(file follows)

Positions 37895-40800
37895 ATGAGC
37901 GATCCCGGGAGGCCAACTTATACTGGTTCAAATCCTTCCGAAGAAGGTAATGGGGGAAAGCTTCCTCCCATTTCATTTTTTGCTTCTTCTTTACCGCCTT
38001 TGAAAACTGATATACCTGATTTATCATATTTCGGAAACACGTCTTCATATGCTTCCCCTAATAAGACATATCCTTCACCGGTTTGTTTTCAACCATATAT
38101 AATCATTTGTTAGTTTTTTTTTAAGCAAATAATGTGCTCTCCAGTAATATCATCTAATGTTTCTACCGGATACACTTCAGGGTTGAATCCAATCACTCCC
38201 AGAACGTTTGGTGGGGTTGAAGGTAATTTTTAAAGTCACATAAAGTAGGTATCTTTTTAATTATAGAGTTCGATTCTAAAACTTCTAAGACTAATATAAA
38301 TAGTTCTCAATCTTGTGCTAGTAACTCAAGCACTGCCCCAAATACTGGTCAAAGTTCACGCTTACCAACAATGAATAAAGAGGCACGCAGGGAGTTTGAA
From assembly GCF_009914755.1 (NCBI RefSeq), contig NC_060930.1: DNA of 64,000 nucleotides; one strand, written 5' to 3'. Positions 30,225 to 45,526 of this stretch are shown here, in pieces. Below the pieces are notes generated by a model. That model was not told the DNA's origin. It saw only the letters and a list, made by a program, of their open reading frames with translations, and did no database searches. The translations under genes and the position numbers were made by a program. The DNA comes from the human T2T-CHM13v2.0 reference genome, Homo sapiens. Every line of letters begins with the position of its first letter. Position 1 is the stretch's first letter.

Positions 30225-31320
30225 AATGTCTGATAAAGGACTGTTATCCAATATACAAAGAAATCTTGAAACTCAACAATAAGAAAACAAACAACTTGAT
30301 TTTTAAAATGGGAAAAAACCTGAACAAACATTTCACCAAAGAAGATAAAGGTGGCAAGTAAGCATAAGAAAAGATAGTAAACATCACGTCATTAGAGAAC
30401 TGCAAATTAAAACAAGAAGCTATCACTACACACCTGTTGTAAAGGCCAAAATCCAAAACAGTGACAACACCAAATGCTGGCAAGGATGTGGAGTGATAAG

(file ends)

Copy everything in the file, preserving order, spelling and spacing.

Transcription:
Positions 37895-40800
37895 ATGAGC
37901 GATCCCGGGAGGCCAACTTATACTGGTTCAAATCCTTCCGAAGAAGGTAATGGGGGAAAGCTTCCTCCCATTTCATTTTTTGCTTCTTCTTTACCGCCTT
38001 TGAAAACTGATATACCTGATTTATCATATTTCGGAAACACGTCTTCATATGCTTCCCCTAATAAGACATATCCTTCACCGGTTTGTTTTCAACCATATAT
38101 AATCATTTGTTAGTTTTTTTTTAAGCAAATAATGTGCTCTCCAGTAATATCATCTAATGTTTCTACCGGATACACTTCAGGGTTGAATCCAATCACTCCC
38201 AGAACGTTTGGTGGGGTTGAAGGTAATTTTTAAAGTCACATAAAGTAGGTATCTTTTTAATTATAGAGTTCGATTCTAAAACTTCTAAGACTAATATAAA
38301 TAGTTCTCAATCTTGTGCTAGTAACTCAAGCACTGCCCCAAATACTGGTCAAAGTTCACGCTTACCAACAATGAATAAAGAGGCACGCAGGGAGTTTGAA
From assembly GCF_009914755.1 (NCBI RefSeq), contig NC_060930.1: DNA of 64,000 nucleotides; one strand, written 5' to 3'. Positions 30,225 to 45,526 of this stretch are shown here, in pieces. Below the pieces are notes generated by a model. That model was not told the DNA's origin. It saw only the letters and a list, made by a program, of their open reading frames with translations, and did no database searches. The translations under genes and the position numbers were made by a program. The DNA comes from the human T2T-CHM13v2.0 reference genome, Homo sapiens. Every line of letters begins with the position of its first letter. Position 1 is the stretch's first letter.

Positions 30225-31320
30225 AATGTCTGATAAAGGACTGTTATCCAATATACAAAGAAATCTTGAAACTCAACAATAAGAAAACAAACAACTTGAT
30301 TTTTAAAATGGGAAAAAACCTGAACAAACATTTCACCAAAGAAGATAAAGGTGGCAAGTAAGCATAAGAAAAGATAGTAAACATCACGTCATTAGAGAAC
30401 TGCAAATTAAAACAAGAAGCTATCACTACACACCTGTTGTAAAGGCCAAAATCCAAAACAGTGACAACACCAAATGCTGGCAAGGATGTGGAGTGATAAG